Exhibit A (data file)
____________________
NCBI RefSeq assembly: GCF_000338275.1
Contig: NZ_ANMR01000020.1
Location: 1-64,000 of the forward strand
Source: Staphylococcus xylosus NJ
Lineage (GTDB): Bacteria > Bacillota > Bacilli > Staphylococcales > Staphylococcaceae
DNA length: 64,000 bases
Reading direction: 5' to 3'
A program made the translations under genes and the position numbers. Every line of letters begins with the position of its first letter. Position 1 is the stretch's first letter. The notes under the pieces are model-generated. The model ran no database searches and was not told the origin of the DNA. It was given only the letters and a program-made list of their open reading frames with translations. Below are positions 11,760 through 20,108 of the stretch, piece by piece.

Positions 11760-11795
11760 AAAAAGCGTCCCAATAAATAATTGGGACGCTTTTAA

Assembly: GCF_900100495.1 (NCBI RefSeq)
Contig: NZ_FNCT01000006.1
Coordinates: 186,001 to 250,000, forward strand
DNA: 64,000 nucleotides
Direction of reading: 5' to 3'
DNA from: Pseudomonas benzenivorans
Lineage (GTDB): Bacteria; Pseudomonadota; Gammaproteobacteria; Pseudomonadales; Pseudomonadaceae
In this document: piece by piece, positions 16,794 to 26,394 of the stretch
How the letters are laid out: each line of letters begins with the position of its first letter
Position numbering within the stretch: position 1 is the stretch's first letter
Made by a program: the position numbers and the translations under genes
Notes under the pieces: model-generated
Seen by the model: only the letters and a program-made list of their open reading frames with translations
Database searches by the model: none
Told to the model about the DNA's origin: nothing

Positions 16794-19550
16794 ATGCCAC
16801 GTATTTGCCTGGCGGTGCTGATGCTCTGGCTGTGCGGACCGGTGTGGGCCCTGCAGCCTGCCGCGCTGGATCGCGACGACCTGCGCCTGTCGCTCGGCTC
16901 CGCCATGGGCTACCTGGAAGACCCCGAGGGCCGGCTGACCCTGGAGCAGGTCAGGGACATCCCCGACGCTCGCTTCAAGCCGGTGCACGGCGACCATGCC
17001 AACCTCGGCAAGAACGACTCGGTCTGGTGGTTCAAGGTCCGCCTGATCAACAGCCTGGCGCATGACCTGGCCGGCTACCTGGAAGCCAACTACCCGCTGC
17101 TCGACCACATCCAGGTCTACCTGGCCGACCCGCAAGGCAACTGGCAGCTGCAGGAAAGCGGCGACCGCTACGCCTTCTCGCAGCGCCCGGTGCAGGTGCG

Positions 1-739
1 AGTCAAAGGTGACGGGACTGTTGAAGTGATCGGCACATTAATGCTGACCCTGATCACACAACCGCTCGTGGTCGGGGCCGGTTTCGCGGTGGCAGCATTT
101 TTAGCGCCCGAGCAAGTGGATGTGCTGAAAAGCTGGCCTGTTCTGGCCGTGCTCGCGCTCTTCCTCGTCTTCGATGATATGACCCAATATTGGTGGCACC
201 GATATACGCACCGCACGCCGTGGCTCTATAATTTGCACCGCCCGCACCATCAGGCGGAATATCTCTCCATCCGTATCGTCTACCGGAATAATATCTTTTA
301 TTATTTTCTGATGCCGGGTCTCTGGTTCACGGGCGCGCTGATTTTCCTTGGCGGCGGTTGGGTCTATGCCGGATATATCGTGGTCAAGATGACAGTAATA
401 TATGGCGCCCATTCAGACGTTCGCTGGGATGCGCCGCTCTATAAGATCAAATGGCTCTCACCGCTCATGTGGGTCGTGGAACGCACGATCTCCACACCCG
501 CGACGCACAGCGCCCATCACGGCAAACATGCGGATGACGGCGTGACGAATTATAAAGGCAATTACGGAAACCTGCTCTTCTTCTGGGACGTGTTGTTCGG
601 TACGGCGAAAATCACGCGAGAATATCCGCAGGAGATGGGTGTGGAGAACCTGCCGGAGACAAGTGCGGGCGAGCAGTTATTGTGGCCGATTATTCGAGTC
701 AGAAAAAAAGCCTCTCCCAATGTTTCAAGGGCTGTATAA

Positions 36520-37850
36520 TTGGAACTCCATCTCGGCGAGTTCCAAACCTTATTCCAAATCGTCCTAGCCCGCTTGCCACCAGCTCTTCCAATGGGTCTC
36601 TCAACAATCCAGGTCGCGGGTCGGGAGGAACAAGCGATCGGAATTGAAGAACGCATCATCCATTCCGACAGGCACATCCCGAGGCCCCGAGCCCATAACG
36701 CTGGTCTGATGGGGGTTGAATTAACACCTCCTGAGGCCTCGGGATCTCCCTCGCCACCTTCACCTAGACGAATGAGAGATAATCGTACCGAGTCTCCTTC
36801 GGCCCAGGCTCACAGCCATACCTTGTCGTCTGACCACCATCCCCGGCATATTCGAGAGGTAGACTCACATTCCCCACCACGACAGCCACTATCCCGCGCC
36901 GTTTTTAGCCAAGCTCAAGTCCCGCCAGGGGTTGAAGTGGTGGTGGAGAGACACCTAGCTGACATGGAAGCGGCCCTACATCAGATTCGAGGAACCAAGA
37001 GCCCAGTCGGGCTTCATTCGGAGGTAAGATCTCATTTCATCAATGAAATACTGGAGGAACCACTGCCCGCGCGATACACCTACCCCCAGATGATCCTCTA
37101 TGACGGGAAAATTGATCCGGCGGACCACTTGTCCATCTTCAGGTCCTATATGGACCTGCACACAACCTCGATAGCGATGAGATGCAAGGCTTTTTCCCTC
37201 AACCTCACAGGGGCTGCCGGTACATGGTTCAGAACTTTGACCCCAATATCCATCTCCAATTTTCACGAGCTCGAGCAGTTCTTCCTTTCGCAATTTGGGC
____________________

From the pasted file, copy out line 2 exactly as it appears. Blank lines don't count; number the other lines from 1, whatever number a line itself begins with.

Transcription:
Contig: NZ_ANMR01000020.1